Then we get into some little species specifics like rosy boas are prone to regurgitation and tend to dislike large prey anyway. They often are fed 2 smaller mice for a meal than would normally be fed for a snake their width and their water intake may need controlled around meals as well. Some have more problems than others. I don't know about my youngest yet although she took a gerbil pinky which is considerably bigger than a mouse pinky after a day of debate but my oldest rosy has crammed down some really big stuff when hungry enough so I got lucky with easy ones so far. Fed well now generally she won't even take half that size even after a couple months of refusing meals.

If you have all the same or similar species of similar age you can feed them all much the same and just note the occasional refusal. If you've got a myriad of species of various ages beats me how you make them all eat a set amount on a schedule. I haven't figured that out yet. I've been observing the individuals and weighing them. 1.5-2% of body weight is about what was suggested for my sumatran python. I don't know how much to tweak that for the others but mainly I feed the rosy as often as they'll eat, the bull snake less often then he wants, the desert king when he goes looking, and the corn snake whatever day I pick up food for the others 7-10 days from the last time I fed it.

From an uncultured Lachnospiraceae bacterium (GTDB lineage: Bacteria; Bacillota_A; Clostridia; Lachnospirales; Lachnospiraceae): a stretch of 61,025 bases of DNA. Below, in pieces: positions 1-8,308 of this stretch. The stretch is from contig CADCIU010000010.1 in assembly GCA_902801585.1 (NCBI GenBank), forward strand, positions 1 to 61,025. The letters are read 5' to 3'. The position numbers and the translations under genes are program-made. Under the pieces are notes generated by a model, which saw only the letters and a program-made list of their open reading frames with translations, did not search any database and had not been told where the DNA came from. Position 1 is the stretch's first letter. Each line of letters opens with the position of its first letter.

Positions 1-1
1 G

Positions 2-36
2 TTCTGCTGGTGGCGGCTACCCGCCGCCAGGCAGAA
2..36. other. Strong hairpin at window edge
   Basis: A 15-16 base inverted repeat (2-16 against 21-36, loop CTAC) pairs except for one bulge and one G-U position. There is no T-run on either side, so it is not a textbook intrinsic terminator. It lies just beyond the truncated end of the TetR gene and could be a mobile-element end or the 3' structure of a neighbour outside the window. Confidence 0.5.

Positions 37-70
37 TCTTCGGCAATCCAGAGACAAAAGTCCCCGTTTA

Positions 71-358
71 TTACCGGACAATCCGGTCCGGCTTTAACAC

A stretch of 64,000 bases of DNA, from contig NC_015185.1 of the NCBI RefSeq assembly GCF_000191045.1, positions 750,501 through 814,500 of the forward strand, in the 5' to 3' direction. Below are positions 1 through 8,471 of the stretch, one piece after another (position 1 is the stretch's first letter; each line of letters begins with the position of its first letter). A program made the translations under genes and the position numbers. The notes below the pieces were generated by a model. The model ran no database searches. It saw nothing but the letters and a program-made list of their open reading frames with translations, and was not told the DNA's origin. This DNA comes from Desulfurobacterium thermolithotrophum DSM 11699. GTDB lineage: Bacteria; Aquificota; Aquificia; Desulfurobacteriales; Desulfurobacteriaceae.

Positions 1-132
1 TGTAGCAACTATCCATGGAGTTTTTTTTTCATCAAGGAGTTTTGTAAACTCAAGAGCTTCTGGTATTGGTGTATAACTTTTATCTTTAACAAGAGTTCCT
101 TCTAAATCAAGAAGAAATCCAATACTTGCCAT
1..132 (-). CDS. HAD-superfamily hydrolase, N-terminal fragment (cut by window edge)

akane is offline   Reply With Quote
Old 03-17-17, 11:02 AM   #8 (permalink)
Member
 
GyGbeetle's Avatar
 
Join Date: Dec-2016
Location: AZ
Age: 43
Posts: 557
Country:
Send a message via Yahoo to GyGbeetle
Re: Snake Metabolism

What akane said. It's hard to determine 1 set hard-and-fast rule, even when looking at all boas, or all pythons, because they are ALL so variant. Womas have a really high metabolism. My retics, although they also have a high metabolism, and are also pythons, won't eat on the same schedule, or even on the same schedule with each other (even though they were hatched a month apart. One's a female, the other's a male, and they won't always eat at the same time). My boas are a whole different story too. Some are large, but will eat less frequently than what is "recommended". You really have to gauge the temperament and needs of your animals, and look at the general recommendations for that species/subspecies, and then come up with something that *fits*.